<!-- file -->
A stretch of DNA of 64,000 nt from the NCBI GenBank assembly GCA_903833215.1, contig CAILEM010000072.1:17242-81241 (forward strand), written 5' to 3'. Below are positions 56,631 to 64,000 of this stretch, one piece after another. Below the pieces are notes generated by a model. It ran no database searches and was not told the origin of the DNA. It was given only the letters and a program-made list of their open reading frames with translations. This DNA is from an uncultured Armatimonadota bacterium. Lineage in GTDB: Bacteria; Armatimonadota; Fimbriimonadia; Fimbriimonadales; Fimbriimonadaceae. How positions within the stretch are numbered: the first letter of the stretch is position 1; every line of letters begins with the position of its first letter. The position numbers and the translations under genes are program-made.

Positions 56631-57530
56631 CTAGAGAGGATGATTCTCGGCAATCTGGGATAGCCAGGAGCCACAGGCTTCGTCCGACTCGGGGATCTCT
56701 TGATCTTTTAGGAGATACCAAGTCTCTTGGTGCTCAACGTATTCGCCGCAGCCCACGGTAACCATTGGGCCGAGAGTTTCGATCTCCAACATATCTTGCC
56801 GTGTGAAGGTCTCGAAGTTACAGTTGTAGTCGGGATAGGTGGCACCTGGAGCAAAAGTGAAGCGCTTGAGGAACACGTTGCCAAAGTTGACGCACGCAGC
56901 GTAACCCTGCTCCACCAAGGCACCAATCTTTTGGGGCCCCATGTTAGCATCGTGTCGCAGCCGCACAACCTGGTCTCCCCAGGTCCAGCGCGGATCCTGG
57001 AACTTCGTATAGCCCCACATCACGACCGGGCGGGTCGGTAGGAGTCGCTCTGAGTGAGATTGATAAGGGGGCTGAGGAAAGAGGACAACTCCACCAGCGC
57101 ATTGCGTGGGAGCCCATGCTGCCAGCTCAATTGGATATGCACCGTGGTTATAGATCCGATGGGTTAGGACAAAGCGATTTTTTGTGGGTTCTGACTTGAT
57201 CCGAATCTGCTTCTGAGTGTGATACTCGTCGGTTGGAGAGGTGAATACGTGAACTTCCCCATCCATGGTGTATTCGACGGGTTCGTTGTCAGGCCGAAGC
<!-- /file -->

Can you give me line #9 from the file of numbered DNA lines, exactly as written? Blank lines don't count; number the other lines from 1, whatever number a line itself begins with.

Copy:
57201 CCGAATCTGCTTCTGAGTGTGATACTCGTCGGTTGGAGAGGTGAATACGTGAACTTCCCCATCCATGGTGTATTCGACGGGTTCGTTGTCAGGCCGAAGC